What guidelines or laws do I need to follow?

As part of planning commercial kitchen works, there are certain laws along with guidelines which must be adhered to before entering into such a project. Dine By Design have outlined a few here for you to consider, however we would strongly recommend that you fully research these topics.

Health and Safety Regulations

All commercial kitchen managers, regardless of operational type or size have a legal obligation to ensure the safety of their staff using any equipment and machines.

The Health and Safety Executive (HSE) issues these rules.  Prosecution can result if these are not followed, even if they are guidance notes and not necessarily law.

More information on Health and Safety issued by the HSE explaining best practice and how to minimise the risk of litigation can be found by clicking here.

Ventilation Systems

If your kitchen cooks on gas, the need for a ventilation system is necessary.   If there is a ventilation hood which covers the cooking area, then there is interlocking, which is the important issue. This is a gas supply cut-out mechanism, which means if the extraction should fail, then the gas supply to the kitchen equipment will be turned off automatically.

Interlocking regulations are strongly recommended in most kitchens, but it is not a mandatory requirement.  However, the rules do stipulate that an interlocking gas cut-out system must be fitted to any new commercial kitchen using fan-assisted extraction.  If in an existing kitchen, more than half of the equipment is replaced, then an interlocking gas cut-out system must be fitted also.


PUWER stands for Provision and Use of Work Equipment Regulations which is a supplement to the Health and Safety at Work Act regulations and are part of a European Directive.   These additional regulations cover how chefs use their kitchen equipment and to ensure kitchen management accept responsibility for the safe use of their equipment.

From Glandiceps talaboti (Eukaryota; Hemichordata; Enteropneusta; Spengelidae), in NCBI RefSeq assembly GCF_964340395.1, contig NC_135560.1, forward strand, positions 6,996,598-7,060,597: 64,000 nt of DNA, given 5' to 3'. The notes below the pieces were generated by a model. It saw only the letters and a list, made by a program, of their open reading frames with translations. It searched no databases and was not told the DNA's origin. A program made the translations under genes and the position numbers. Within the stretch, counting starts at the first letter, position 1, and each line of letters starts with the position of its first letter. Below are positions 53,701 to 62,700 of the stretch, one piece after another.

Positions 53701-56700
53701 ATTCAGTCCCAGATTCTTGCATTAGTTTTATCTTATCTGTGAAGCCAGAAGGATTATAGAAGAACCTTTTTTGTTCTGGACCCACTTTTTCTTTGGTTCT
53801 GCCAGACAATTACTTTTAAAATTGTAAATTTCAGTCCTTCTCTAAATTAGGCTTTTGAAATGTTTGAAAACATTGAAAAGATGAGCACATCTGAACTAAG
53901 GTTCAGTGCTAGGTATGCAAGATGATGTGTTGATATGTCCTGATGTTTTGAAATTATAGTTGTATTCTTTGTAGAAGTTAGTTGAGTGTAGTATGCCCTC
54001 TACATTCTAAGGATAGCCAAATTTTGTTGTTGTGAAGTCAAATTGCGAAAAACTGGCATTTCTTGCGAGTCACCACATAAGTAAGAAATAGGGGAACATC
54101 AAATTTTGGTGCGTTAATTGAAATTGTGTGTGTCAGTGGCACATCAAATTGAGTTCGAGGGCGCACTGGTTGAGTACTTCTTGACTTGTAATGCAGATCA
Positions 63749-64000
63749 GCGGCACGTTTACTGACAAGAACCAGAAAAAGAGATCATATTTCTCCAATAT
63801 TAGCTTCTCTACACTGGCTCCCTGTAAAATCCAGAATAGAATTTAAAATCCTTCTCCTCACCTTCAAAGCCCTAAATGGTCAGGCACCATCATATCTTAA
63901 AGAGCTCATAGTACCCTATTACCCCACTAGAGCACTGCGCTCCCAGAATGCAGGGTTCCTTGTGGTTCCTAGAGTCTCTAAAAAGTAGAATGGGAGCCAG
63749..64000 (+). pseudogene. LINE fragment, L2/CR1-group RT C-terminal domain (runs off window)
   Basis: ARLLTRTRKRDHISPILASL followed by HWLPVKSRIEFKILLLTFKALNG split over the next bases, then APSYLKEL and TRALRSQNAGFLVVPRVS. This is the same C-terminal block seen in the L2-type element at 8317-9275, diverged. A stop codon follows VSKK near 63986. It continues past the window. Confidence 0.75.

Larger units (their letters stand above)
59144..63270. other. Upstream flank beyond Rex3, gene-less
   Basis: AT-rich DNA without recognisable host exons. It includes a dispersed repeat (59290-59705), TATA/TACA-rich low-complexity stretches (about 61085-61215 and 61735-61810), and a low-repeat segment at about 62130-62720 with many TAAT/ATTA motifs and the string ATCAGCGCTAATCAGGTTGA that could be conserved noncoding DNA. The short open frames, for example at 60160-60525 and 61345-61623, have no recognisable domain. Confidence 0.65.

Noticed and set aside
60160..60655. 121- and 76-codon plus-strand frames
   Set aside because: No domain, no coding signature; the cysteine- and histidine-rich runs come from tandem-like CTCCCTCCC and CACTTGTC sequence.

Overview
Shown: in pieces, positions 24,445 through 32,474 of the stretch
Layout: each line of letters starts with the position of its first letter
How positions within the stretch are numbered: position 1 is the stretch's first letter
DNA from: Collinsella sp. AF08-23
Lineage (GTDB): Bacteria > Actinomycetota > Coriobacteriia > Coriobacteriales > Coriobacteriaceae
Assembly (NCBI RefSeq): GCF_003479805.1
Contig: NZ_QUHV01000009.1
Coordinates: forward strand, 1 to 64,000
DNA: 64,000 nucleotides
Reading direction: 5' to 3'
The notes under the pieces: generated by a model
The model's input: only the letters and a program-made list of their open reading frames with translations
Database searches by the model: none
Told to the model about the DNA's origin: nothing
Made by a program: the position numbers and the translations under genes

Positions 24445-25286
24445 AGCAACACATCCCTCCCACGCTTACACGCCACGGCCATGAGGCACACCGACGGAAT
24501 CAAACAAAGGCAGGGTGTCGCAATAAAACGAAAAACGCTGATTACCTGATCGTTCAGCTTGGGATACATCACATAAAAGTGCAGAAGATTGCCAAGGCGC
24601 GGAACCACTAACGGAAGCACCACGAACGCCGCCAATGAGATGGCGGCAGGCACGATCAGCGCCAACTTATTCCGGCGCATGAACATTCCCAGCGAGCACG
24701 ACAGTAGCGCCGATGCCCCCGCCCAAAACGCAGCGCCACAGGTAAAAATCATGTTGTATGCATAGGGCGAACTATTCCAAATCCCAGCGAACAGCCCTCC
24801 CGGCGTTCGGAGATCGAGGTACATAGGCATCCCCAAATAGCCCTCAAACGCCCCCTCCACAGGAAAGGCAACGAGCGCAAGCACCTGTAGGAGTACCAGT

A risk assessment should be carried out on all equipment within the kitchen as per PUWER regulations.  Written instructions and training should then be issued to all users.

For more awareness of PUWER click here.


WEEE is a part of an EU legislation aimed at creating a sustainable Europe through recycling electrical equipment and aiming to reduce the amount of electrical waste material that goes to landfill.  It stands for Waste Electrical and Electronic Equipment Directive and became law in the UK on 1st January 2014.

For more information click here.


The Water Regulations Advisory Schemes’ aim, particularly in a commercial kitchen is to ensure pure drinking water is not at risk from contamination through a backflow.  Therefore, every piece of commercial kitchen equipment that is connected to the mains water supply must comply with the Water Supply Regulations.  New equipment usually comes with the necessary fittings to comply with WRAS (an antisyphonic backflow devise or an air gap) but it should be checked and installed by an engineer qualified to connect equipment to the mains water supply.

For more information on WRAS click here.

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